From Mme Martin to Mme Guérin CF 65 - May 5, 1871.


From Mme Martin to Mme Guérin

May 5, 1871

… I’m very happy you’re satisfied with the maid I sent you. I’d very much like to have one like her myself, but, unfortunately, you don’t often find them. She’d promised to write me within three weeks, and she hasn’t kept her word. Tell her that I’ll be the one who’ll probably bring her Madame S’s little package. I’ve wanted to come see you for a long time. I’ll never be freer than I am now, so I’d like to take advantage of it by spending a few days with you.

I’m glad my brother insisted on this in his last letter. This persuades my husband, who doesn’t like to see me leave. I prefer to go now rather than during summer vacation. This will not be a trip for the older girls, but for Léonie and Céline. Imagine that I’m dreaming of taking both of them. The little one is so good that I find it hard to part from her. I’d only have to take her out for walks and take care of her with your little Jeanne. We’ll go to the Le Jardin de l’Étoile ((a park in Lisieux a short distance from Les Buissonnets, the future home of Louis Martin and his children). In other words, I’m looking forward to it as if I were a child.

Louis tells me it’s crazy to bring the little one. I think he’s right, and I may regret it. She’s really not difficult to care for, but usually a 25-month old child is hardly reasonable. Nevertheless, if you knew how very cute she is. I’ve never had a child so attached to me. No matter what she wants to do, if I tell her that it hurts me, she stops that moment.

When we dress her to go out, she’s very happy. Above all, it’s her beautiful white hat that she’s taken with. But at the moment she’s leaving, if I say to her with a sad expression, “So, you’re going to leave me?” she immediately leaves the maid, comes to my side and embraces me with all her might. “No, no, not leave you, Mama, go away….” Then when I speak to her happily about her leaving, she looks me in the eyes to see if it’s really true and that I’m not hurt anymore, and she starts to jump for joy.

She had the measles three weeks ago. She was very sick for five days, and I was very afraid I might lose her. Several children here are dying of it. Now she’s cured, but she still coughs a little, and she doesn’t look so well. Marie and Pauline also had the same illness at the Visitation Monastery. When they returned there, on April 10, Marie had already had a bad cold for two days. I said to their father, “Believe me, let’s not send them back. Marie has a bad cold, and she’ll be put in the infirmary as soon as she arrives.” All the same, he wanted them to leave, saying that it was nothing.

Monsieur Romet had taken responsibility for going with them to Le Mans. I only went as far as the train station in Alençon. When I returned, I noticed my little Céline already had some measles’ spots, and I thought, “Here’s what Marie is going to have, and it will be quite a problem at the Visitation.” I wasn’t wrong. On arriving, Marie had a fever, and they put her to bed. She was very sick for three days. The doctor was called, and he determined it was only a rash, a poorly developed case of measles, like she had once before, six years ago. Finally, by Friday, she was cured, and she soon started her studies again.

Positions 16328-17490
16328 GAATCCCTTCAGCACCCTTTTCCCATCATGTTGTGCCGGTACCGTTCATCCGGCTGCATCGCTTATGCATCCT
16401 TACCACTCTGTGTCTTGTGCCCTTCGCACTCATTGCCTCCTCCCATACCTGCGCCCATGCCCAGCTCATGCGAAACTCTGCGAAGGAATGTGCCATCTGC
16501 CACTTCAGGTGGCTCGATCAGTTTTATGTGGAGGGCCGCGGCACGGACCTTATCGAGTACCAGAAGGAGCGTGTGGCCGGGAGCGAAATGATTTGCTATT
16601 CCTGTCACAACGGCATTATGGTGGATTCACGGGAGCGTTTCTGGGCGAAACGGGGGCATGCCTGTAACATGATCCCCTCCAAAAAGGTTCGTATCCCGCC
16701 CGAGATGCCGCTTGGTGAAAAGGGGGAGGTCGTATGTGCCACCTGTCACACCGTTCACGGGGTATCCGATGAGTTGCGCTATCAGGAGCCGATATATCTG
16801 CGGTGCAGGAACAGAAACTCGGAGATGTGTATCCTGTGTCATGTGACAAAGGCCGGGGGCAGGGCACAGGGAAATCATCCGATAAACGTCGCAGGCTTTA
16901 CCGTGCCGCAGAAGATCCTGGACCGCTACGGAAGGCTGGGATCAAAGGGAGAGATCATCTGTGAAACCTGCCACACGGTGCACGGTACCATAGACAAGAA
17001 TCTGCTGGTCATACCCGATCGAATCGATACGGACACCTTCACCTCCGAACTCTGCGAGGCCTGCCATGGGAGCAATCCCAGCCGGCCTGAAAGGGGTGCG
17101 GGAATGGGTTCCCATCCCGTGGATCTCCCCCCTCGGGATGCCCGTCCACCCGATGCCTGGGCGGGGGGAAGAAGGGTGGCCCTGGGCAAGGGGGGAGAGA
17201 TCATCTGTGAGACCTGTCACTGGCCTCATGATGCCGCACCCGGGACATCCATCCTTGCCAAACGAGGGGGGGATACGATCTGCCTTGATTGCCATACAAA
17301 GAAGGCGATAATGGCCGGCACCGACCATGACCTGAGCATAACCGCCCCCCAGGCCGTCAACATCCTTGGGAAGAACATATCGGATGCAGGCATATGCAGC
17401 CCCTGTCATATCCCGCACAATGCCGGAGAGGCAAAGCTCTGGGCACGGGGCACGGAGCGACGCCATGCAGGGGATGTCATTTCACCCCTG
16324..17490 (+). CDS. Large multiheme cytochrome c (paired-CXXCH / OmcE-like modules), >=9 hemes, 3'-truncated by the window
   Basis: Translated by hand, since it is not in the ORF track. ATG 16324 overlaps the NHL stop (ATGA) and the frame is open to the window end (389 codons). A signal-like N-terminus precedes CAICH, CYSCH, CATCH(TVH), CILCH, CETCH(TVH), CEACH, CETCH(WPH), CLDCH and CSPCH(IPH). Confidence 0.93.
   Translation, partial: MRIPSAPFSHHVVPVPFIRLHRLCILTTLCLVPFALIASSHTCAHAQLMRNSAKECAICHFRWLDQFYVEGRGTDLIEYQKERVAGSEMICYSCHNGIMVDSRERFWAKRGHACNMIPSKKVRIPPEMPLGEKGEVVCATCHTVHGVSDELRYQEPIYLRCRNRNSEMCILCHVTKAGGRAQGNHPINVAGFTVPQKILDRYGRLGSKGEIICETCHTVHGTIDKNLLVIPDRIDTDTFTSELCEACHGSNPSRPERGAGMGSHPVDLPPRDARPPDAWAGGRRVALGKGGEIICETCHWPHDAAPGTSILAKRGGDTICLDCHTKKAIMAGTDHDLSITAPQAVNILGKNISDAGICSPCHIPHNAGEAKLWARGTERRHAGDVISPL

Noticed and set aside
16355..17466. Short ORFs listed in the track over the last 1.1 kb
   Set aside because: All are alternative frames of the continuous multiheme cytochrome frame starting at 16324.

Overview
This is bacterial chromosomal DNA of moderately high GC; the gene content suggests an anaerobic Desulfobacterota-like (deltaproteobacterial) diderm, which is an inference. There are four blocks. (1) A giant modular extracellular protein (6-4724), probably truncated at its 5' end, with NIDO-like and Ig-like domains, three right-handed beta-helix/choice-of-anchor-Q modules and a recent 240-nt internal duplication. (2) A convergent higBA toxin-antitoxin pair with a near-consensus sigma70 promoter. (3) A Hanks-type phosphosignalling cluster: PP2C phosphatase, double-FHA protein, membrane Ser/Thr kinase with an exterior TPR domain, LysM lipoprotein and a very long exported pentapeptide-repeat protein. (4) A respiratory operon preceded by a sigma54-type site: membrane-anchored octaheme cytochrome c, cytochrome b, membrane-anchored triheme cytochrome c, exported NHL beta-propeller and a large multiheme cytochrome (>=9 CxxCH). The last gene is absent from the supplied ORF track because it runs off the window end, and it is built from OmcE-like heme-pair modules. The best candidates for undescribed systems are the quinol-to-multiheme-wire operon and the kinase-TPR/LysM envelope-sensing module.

Sunday, my sister wrote me that they were at the point of dismissing the entire boarding school. Five students came down with the measles, as well as Pauline, and it was Marie, supposedly, who gave it to the others. Pauline was barely sick with it. That didn’t keep her from spending three weeks in the infirmary, and they regret not doing the same for Marie. One other thing, their father, who is sorry about what happened, won’t send them back to school again with a cold!

I see, my dear sister, that you’re expecting a child again. I’m worried about your health. Well, God never gives us more than we can bear. Many times I’ve seen my husband worry about my health, when I couldn’t be any calmer. I would say to him, “Don’t be afraid, God is with us.” I was, however, overwhelmed with work and problems of all kinds, but I had the firm confidence of being supported from on high.

Hearing me speak this way, a friend said to me, “God surely sees that you could never cope with raising so many children, and He took four of them to Paradise.” But to tell the truth, that’s not how I understand it. In the end, God is the Master, and He doesn’t have to ask for my permission. On the other hand, until now, I’ve very well endured all the hard work of motherhood, entrusting myself to His Providence. Besides, what do you want? We’re not on this earth for our enjoyment. Those who expect to enjoy life are very wrong and remarkably disappointed in their expectations. We see this every day and, sometimes, in a very striking way.

Last week, a little eleven-year-old boy who lived on our street died. He was the happiness of his parents. He was charming in body and spirit. Their remaining child, a good little girl who is twelve years old, is going to have the same fate. She is close to death. These are very rich people, who have just bought a beautiful house in order to retire from business. What’s the point, now that their lives are broken? Perhaps this is barely going to interest you, my dear sister, but I love to speak with you of what strikes me.

I end by hugging you with all my heart, as well as your two beautiful little girls.

 © Society of St. Paul / Alba House


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